2010 Race 2 Finish travel blog

unique bike racks at the Long Beach Boardwalk

looking east from the boardwalk - this is where Lewis and Clark...

looking out over the dunes this is the first view you get...

there is a bench on the path and another bike rack

this column commemorates the party's first experience of the Pacific Ocean

a quotation from Clark's journal

another entry from the same day

a sculptor's vision of that historic moment


what would Captain Clark think of the coastline now?

we asked him but he wouldn't say

the beach is a popular place these days


Long Beach is having it's annual Hot Rod Run this weekend

the road south from Long Beach

the Columbia River

the bridge to Astoria is under construction

the Washington end of the bridge is low to the water

entering the construction area


that is Oregon ahead of us

on the Oregon end the bridge goes high over the shipping channel

view of the channel upriver

view looking west toward Seaside, Oregon

Columbia River at Astoria

Astoria hillside

coming off the bridge

welcome to Oregon

the bridge to Seaside


Highway 101 south

a famous and beautiful highway


Pacific overlook on 101

the rock formation above it is anchored with many bolts to keep...



continuing south








the Tillamook Cheese Factory - and they make great ice cream too!

we've taken the tour before so this time we just grabbed some...

back on 101 south



Lincoln City, Oregon


Depoe Bay waterfront

a nice little town on the Oregon coast

a gated community but they're not too particular about who they let...

On our way to Depoe Bay

Today we drove south from Long Beach, Washington to Depoe Bay, Oregon. The trip is only 140 miles but Highway 101 winds along the coast and is slow in places. We stopped several times along the way, which slowed us down even more.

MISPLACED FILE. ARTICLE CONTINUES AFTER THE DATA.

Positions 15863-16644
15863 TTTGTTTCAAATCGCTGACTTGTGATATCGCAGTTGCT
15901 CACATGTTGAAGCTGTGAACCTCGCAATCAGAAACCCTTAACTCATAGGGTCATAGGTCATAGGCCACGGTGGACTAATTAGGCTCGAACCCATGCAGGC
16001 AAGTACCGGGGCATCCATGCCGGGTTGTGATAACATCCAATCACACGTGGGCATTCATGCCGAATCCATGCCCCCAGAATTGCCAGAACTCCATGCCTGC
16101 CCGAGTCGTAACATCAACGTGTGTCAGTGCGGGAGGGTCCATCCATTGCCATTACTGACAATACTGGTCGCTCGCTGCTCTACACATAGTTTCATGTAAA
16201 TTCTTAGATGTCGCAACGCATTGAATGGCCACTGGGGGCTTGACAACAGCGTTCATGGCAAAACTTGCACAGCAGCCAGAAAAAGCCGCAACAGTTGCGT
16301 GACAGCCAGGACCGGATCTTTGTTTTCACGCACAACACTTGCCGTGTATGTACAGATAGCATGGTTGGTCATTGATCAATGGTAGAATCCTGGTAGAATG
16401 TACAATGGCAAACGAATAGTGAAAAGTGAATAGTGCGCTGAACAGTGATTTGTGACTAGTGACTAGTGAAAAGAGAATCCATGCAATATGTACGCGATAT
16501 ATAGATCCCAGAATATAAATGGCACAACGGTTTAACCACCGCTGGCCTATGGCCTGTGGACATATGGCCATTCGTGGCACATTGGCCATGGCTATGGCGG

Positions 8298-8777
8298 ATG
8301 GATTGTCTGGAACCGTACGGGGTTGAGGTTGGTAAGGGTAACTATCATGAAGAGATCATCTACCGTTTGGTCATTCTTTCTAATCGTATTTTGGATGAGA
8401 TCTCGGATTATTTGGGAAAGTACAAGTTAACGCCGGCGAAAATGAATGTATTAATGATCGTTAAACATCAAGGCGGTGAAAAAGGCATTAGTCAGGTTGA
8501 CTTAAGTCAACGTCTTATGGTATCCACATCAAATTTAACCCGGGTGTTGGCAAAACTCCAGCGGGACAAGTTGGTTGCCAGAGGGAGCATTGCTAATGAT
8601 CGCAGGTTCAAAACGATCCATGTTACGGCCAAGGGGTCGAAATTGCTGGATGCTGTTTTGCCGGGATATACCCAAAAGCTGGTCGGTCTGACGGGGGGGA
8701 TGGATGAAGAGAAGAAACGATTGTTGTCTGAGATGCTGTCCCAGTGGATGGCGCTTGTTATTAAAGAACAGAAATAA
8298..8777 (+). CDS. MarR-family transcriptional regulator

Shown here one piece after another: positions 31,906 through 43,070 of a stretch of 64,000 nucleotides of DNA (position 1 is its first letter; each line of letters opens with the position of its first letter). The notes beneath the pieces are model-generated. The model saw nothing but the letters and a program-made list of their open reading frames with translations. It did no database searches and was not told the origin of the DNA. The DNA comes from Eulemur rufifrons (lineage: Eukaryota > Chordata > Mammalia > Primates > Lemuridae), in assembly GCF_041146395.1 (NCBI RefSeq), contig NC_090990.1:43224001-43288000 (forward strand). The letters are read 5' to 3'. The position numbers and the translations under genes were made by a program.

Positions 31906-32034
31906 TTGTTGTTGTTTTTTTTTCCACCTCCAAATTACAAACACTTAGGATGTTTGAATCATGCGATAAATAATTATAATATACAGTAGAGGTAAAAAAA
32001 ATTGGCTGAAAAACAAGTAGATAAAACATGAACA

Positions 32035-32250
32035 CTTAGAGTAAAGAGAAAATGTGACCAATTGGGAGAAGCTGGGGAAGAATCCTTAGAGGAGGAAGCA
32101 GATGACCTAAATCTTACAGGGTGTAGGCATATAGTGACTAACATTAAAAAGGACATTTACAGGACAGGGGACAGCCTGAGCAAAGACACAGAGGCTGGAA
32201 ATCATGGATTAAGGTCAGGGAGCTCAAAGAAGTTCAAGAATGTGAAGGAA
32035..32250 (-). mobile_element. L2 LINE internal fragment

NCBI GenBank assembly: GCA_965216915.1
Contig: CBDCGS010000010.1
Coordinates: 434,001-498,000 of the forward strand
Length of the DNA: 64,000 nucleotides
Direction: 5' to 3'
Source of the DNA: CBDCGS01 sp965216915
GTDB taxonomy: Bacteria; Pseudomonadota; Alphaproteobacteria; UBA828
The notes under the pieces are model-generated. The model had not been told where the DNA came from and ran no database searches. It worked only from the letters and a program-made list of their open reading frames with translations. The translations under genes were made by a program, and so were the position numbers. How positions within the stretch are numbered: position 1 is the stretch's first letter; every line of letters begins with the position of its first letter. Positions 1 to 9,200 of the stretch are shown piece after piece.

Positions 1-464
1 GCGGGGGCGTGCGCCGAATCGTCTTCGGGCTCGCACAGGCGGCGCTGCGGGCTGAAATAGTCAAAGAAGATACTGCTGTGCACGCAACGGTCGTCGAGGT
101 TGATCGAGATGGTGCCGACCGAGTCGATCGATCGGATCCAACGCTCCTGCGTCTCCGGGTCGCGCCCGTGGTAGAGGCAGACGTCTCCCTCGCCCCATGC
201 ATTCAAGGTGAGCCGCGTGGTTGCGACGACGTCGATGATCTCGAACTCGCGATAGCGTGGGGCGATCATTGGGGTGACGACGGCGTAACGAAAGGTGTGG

Our first stop was at the Long Beach Boardwalk to take some pictures of their great bronze sculpture of Captain Clark gazing at a sturgeon lying on the beach. It commemorates the 1805 Corps of Discovery’s reaction to seeing the Pacific Ocean for the first time, and some of their journal entries are posted on a column near the statue. We’ve seen this sculpture before, but it’s always fun to see it again.

Continuing south we crossed the bridge over the Columbia River, and what an awesome river it is where it finally flows to the sea. Wide and powerful at it's mouth, with a narrow channel for ocean going ships to move up and down to Portland. The Columbia River Bar is considered one of the most treacherous stretches of water in the world, and a special ‘Bar Pilot’ is required for a big ship to cross it. Only a handful of men and women in the world are qualified as Columbia River Bar Pilots. Today the river was placid, but the bar is never placid. It’s a scary patch of water even viewed from a distance on a nice day.

We stopped in Astoria, Oregon and tried to score a piece of sturgeon, but the woman at the fish market said it had been a terrible year for sturgeon. Their supplier was only able to get three and two of them were sent out to be smoked. We settled for a chunk of ‘true’ cod.

We crossed a second bridge into Seaside, then headed south on iconic Highway 101. We stopped a couple times to take pictures, and then in Tillamook to buy cheese and ice cream. Our hosts for the evening promised us a crab dinner and we volunteered to bring Tillamook ice cream.

We arrived at Depoe Bay about 4:30 and Kate and Don met us at the gate to their community and showed us to a parking lot where we could leave the RV. Kate is a friend from grade school and junior high, and her husband Don is a native of Florida and a retired psychiatrist from the Washington D.C. area. They are wonderful people, and their home is something most of us have only dreamed about.

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